I wanted, in particular, to judge how much a Narrator changed his voice to present different characters, and how much “acting” was done as opposed to “narrating”. Only two out of the eighteen had great variations in their voices; one Narrator actually provided a female partner to read the female parts. My final selections all made small changes in their voices for the different characters. Their changes in pitch, pace, enunciation, and pauses were enough to hear and imagine each distinct character.
After picking my final Narrator and confirming they were available in the right time frame, I filled out an electronic form with only 5 questions (including price and due date). ACX sent the form to the Narrator. When that form is approved, my next step is to choose a 15-minute segment from the book, submit it to the Narrator, and have him read it in the voice and style that he has chosen for the whole book. He will record the 15-minute segment, send it to me, and I will iterate with him until I am satisfied. I will approve it when finished.
After that, it’s off to the races! When the whole book is finished, I will have two chances to read, comment, and ask for changes to any part of the audio, hopefully honing it to be perfect, and then his job is finished. He will give me a final version of the audio file and I will submit it to Audible; it should be for sale within 24 hours.
I hope this all works and from what I’ve seen so far, it will. Everyone concerned seems to have the process down and are working to produce a professionally-done, significantly-good product. It takes a long time to produce an audiobook, so I’m content to wait a couple of months to have it done well.
In a previous blog, I told of finding seventeen errors in my Word document of Death In The Tallgrass as it was being converted to an Amazon file that was ready for a book printer.
I hired a company to do the conversion. We iterated by them sending me a pdf file of the converted Word file that I would then read for any needed changes. If I found errors or changes, I sent them a message giving the corrections needed. By iterative improvement, the final pdf had no errors or changes, and I promptly approved that file. They then converted that file into Kindle format.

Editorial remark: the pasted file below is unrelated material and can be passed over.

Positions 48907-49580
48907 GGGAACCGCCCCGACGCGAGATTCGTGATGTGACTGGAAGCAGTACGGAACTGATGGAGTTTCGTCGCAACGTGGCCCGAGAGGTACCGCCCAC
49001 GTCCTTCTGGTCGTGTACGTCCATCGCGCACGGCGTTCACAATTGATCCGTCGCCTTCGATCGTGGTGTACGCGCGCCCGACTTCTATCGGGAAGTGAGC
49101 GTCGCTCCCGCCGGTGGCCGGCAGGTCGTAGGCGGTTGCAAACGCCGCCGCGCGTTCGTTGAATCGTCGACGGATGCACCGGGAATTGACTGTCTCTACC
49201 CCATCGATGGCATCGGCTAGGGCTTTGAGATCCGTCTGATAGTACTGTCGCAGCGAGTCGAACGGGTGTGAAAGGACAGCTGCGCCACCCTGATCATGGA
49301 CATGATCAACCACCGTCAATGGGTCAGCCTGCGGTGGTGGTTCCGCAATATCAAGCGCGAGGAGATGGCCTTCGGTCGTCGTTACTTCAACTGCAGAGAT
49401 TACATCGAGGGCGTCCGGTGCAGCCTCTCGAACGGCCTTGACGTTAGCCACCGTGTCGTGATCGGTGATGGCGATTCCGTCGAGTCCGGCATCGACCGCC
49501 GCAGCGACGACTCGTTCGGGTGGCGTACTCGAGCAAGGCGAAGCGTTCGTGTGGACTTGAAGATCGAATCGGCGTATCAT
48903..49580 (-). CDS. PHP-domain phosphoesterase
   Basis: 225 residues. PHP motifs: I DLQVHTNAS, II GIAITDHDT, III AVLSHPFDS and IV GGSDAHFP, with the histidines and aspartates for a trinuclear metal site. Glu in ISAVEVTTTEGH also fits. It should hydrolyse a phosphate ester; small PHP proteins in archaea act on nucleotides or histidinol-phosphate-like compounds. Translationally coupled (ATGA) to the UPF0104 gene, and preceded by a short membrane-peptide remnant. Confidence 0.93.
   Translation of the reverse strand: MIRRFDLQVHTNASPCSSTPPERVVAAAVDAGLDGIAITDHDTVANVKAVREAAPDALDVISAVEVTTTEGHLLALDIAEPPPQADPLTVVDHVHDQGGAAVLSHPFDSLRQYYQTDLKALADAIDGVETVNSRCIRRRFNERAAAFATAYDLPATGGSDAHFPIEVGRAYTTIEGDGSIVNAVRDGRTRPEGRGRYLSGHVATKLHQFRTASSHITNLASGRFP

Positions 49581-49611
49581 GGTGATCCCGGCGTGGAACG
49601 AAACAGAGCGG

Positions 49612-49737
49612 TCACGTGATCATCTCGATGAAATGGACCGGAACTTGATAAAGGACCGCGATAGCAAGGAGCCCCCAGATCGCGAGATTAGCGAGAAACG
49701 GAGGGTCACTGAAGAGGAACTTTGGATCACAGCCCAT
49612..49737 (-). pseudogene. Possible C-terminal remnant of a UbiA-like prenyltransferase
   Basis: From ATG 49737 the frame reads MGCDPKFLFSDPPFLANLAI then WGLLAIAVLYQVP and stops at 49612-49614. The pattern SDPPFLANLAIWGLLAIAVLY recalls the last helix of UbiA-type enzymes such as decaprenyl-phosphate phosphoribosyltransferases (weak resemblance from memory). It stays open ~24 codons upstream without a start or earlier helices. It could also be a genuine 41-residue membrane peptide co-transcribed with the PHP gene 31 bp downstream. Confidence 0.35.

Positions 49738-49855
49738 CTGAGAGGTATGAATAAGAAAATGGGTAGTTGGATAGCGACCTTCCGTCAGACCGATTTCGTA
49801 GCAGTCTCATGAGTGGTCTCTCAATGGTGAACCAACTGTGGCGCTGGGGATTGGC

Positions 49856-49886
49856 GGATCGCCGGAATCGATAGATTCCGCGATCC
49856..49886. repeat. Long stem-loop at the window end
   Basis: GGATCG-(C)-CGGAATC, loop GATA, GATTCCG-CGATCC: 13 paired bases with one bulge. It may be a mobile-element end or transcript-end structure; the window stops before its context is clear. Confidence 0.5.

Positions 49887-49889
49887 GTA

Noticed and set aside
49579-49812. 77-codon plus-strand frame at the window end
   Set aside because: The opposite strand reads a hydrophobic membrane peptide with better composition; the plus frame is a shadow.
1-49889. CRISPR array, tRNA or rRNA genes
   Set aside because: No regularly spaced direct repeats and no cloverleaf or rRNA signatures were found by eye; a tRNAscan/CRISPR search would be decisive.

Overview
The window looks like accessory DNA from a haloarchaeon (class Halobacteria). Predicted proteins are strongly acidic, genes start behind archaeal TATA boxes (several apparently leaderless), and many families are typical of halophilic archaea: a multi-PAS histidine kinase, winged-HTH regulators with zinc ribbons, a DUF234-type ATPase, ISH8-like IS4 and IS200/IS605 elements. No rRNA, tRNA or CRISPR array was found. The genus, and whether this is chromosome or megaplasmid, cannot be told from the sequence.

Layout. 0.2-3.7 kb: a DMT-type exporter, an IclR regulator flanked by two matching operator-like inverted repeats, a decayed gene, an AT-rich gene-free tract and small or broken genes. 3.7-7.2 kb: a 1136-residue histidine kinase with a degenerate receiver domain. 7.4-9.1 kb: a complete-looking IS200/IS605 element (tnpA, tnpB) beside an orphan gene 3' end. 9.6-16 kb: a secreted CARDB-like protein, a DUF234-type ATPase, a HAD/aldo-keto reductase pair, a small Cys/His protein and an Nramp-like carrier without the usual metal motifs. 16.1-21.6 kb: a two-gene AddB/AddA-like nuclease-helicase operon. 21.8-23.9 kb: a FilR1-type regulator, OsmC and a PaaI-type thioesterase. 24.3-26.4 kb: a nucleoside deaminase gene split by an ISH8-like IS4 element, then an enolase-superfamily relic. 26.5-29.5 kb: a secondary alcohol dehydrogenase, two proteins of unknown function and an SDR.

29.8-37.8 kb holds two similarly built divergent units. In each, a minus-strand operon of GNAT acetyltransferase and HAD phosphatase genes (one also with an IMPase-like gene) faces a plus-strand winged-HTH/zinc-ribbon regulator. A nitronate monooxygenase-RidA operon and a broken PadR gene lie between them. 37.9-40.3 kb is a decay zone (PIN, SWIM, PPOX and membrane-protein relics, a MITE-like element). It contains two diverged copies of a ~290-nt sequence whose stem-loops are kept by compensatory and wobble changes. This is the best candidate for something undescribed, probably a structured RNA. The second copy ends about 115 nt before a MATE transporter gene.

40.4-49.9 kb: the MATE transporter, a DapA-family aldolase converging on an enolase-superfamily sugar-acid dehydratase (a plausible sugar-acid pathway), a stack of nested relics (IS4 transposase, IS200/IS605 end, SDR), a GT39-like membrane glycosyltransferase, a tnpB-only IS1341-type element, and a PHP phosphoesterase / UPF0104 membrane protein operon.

I proceeded to send the final pdf to Amazon to be used in printing the book.
Except that I didn’t. I used their first pdf file by mistake, which means that all paperbacks printed in the last week contain those seventeen errors.
Don’t ask me how this happened. I’m at the point in my life where major screw-ups are surprising but hardly require explaining. I believe I can trace the chain of events but it stills ends with me being completely responsible. And ashamed; I only had one thing to do and I messed it up.
I was reading a copy I had ordered for myself when I noticed errors that I remembered correcting. Looking at the files on my computer, I realized what had happened and quickly sent the correct file to Amazon. With remarkable foresight on Amazon’s part, it was easy to replace the faulty file with the good one. From now on, all paperbacks printed will be sourced from the correct file.
The Kindle version was not affected. It was automatically generated from the final converted file.
I now need to replace all the copies of Death In The Tallgrass sold in the last week. I know a few of the people who bought copies, but having announced the book by using this blog, I don’t know everyone.
I strongly believe that every buyer deserves the correct copy, and I have a strong desire for all copies in circulation to be what I intended. Some errors concerned format changes that you won’t notice, but a few errors will be irritatingly noticeable and could ruin the reading experience. To make amends, I am offering a deal and am hoping that buyers will allow me to do this:
This is a lesson concerning self-publishing: there is only the author to blame when things go wrong, and only the author to fix the problems.
In 2012, I self-published The Lady In White, which was the sixth novel in the Mogi Franklin Mystery Series. It would later be republished by Terra Nova Books in 2018.